Late Cenozoic deposits of the Atlantic coastal plain of the southeastern United States include a large volume of very heterogeneous sediments. Heavy mineral-bearing quartz sands are a constituent of these sediments, as are peats, peaty sands and clays, marine and brackish water clays and silts, and shell beds. Herrick (1965) describes the lithology of Pleistocene deposits of coastal Georgia:
The Pleistocene deposits in updip areas consist predominantly of fine- to medium-grained, subangular, arkosic, cherty, sparsely phosphatic sand interbedded with minor amounts of very thin-bedded white micaceous, sandy kaolin. In downdip areas much of the sand is apparently replaced by tongues of dark-brownish-gray to black, blocky, rather tough, sandy, coarsely micaceous, lignitic, locally fossiliferous clay. Beneath the lignitic clay is a basal unit consisting of subangular to subrounded, sparsely phosphatic sand and gravel.…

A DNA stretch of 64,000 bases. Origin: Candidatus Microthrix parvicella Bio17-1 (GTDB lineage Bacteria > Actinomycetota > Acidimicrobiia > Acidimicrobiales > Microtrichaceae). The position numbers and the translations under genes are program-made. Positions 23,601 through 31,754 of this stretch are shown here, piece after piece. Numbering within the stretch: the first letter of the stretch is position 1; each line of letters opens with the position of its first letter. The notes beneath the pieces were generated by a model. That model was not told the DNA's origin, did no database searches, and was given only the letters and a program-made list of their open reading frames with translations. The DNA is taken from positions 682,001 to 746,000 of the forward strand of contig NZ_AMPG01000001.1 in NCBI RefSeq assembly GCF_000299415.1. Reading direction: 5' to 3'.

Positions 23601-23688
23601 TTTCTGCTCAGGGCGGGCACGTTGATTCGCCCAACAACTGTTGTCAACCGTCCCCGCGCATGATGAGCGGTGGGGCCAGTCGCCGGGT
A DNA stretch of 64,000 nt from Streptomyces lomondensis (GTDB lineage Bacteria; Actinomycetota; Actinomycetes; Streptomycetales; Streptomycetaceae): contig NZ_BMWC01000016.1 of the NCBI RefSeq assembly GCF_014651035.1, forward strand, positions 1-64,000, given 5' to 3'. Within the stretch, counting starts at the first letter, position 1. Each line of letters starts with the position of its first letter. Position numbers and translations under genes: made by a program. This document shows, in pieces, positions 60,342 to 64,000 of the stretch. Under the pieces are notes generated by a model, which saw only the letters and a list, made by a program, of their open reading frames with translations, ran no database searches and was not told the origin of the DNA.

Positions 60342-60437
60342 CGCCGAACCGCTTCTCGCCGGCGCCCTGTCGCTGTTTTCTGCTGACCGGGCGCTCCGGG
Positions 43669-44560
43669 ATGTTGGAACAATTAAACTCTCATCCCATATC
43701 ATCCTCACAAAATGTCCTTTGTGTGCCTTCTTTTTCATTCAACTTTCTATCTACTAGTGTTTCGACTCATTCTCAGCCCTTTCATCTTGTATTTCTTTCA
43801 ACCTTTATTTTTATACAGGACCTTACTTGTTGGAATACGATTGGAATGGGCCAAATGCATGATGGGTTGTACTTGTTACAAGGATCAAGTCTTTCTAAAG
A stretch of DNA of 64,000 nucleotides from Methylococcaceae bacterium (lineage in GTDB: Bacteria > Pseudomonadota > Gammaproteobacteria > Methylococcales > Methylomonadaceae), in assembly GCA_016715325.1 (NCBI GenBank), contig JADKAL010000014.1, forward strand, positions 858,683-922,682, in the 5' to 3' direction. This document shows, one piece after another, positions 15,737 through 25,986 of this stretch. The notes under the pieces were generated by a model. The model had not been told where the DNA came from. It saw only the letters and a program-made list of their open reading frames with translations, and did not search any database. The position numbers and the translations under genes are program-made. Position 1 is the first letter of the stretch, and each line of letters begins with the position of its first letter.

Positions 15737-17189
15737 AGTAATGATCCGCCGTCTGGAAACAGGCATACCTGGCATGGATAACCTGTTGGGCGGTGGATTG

Where they have been sampled, many of the sediments have proven to be very productive palynologically. The abundant vegetation of the coastal plain, high water tables, and extensive peat deposits would seem to make such a place an ideal setting for palynological investigations. However, most of the late Cenozoic strata of the Atlantic coastal plain in the Southeast have not been studied. Even surface deposits have received little attention, as was attested to by Davis and Webb (1975). Their attempt to correlate the distribution of modern pollen with extant vegetation failed in the Southeast, because the sampling grid there was ‘extremely sparse.’ Even the distribution of pollen from such common plants as the hollies (Ilex: Aquifoliaceae) could not be mapped, because too few data points existed in the Southeast.